July 23, 2018

What Happens if my Chapter 13 Case is Dismissed?

Earlier this week, I wrote a post entitled Should I Oppose the Chapter 13 Trustee’s Motion to Dismiss.  In that post I spoke about the relatively common scenario whereby a Chapter 13 debtor will fall behind on payments to the trustee or an unexpected claim will cause the plan to run longer than 60 months.  In such a case, the trustee will file a motion to dismiss and the debtor and counsel will have an opportunity to propose a cure to the delinquency.  Usually this cure takes the form of a lump sum payment immediately with the remaining delinquency paid to the trustee over time.

What happens if the proposed cure is not feasible for the debtor?  In such a case, the judge would sustain the trustee’s motion to dismiss or the debtor would not oppose the motion.  Either way, the debtor’s Chapter 13 case will be dismissed.

When a Chapter 13 case is dismissed, creditors can immediately pursue all non-bankruptcy alternatives.  If there is a home and mortgage delinquency involved, the mortgage lender can start foreclosure proceedings.  If there is a car payment involved, the car lender can immediately start the repossession process.  Credit card lenders can restart collection efforts including calls and letters. [Read more…]

My Chapter 13 Was Dismissed Two Weeks Ago – Can I Refile a Chapter 13?

A visitor to one of my web sites wrote me to ask about refiling his Chapter 13.  After being in a Chapter 13 for almost 2 years, this gentlemen lost his job and fell behind with his Chapter 13 payments.  His mortgage company filed a Motion for Relief because he had falled behind on his mortgage payments (this motion was granted) and the trustee filed a motion to dismiss based on the delinquency in trustee payments.  This motion to dismiss was also granted and the case was dismissed.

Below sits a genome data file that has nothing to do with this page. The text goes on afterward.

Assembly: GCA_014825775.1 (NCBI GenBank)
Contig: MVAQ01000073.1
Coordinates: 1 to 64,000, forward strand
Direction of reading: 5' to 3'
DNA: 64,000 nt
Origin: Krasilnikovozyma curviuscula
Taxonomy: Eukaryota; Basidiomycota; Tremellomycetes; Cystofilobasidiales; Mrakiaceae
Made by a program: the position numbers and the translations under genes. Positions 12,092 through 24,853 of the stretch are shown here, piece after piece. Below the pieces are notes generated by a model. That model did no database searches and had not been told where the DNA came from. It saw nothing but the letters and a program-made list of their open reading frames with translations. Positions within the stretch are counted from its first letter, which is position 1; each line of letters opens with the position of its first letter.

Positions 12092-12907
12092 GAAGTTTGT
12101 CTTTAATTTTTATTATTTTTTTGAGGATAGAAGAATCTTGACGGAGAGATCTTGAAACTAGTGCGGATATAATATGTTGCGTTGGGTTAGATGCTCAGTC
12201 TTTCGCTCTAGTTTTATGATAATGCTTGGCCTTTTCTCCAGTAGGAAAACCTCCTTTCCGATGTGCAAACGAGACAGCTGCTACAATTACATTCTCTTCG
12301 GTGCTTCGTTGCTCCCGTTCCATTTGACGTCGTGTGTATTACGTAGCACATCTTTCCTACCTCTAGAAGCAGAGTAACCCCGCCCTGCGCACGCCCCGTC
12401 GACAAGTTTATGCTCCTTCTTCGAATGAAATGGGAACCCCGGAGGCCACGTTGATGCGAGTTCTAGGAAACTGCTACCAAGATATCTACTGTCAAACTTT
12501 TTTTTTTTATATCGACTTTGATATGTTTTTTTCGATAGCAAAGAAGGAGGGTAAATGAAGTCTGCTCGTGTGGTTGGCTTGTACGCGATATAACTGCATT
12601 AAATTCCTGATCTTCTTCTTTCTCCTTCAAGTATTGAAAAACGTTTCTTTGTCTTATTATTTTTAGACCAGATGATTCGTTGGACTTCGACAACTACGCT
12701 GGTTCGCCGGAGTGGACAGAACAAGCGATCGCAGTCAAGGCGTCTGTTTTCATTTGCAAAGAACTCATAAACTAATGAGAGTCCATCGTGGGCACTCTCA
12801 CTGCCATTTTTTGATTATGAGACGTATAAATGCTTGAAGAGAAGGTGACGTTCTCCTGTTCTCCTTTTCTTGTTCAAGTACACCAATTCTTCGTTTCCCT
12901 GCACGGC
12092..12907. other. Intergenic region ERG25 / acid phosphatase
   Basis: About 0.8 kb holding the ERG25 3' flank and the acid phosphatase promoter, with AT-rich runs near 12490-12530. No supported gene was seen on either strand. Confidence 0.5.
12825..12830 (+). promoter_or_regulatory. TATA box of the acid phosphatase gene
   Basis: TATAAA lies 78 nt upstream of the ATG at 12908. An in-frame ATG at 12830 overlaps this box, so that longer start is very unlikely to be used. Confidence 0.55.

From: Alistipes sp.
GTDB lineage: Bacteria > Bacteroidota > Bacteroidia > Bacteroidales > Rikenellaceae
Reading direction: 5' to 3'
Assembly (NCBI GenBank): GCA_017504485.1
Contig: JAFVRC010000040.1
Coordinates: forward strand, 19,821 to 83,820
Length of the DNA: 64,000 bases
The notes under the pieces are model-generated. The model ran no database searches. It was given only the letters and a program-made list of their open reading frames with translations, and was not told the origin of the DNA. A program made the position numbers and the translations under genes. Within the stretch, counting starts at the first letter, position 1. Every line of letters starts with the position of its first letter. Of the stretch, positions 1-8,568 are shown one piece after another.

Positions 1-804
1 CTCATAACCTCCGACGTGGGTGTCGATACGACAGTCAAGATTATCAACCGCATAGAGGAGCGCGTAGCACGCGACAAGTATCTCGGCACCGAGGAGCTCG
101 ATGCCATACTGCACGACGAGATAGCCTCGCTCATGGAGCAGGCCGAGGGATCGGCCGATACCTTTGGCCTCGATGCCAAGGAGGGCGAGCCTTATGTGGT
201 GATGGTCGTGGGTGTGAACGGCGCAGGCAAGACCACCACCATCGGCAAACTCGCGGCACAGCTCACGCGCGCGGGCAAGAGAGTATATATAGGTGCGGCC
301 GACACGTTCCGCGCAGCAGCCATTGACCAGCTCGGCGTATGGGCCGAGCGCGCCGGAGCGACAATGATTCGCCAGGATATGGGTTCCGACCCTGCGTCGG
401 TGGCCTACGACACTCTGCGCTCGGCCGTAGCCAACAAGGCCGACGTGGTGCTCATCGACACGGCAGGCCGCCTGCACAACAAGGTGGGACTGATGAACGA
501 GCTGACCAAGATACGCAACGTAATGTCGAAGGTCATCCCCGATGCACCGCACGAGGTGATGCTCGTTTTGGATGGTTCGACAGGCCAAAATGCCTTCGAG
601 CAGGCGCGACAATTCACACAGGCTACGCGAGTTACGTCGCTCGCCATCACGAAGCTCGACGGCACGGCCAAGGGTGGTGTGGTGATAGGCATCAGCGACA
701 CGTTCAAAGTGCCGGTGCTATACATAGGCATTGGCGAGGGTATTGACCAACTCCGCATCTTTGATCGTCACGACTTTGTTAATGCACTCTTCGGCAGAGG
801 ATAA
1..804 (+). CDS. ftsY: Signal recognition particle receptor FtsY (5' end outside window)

Now, some 6 weeks later, the mortgage company has started foreclosure proceedings and my visitor wants to know if he can refile the Chapter 13 to stop the foreclosure.

Here are my thoughts:  under the BAPCPA changes to the bankruptcy law, a debtor can refile his Chapter 13 case.  However, if case #2 is filed within 12 months that case #1 was pending, then the automatic stay is not absolute.  Instead, the automatic stay does go into effect, but it terminates in 30 days unless the debtor files a motion with the court and convinces the judge to extend the stay.

Thus, my site visitor can refile his case, but he and his lawyer need to immediately file a Motion to Extend the Stay.  Some judges will extend the stay for pretty much any reason, while others will want to see a significant change in the debtor’s circumstances.

If the judge does not extend the stay, then it would come to an end in 30 days and the mortgage company would be free to re-start foreclosure proceedings.

Note that there are different rules for a 3rd case filed within any 12 months when prior cases were pending, or if the debtor had voluntarily dismissed his prior case – subjects for a different blog post.  In the meantime, my colleague Rachel Lynn Foley does tackle some of these issues in a helpful post published on the Bankruptcy Law Network blog.

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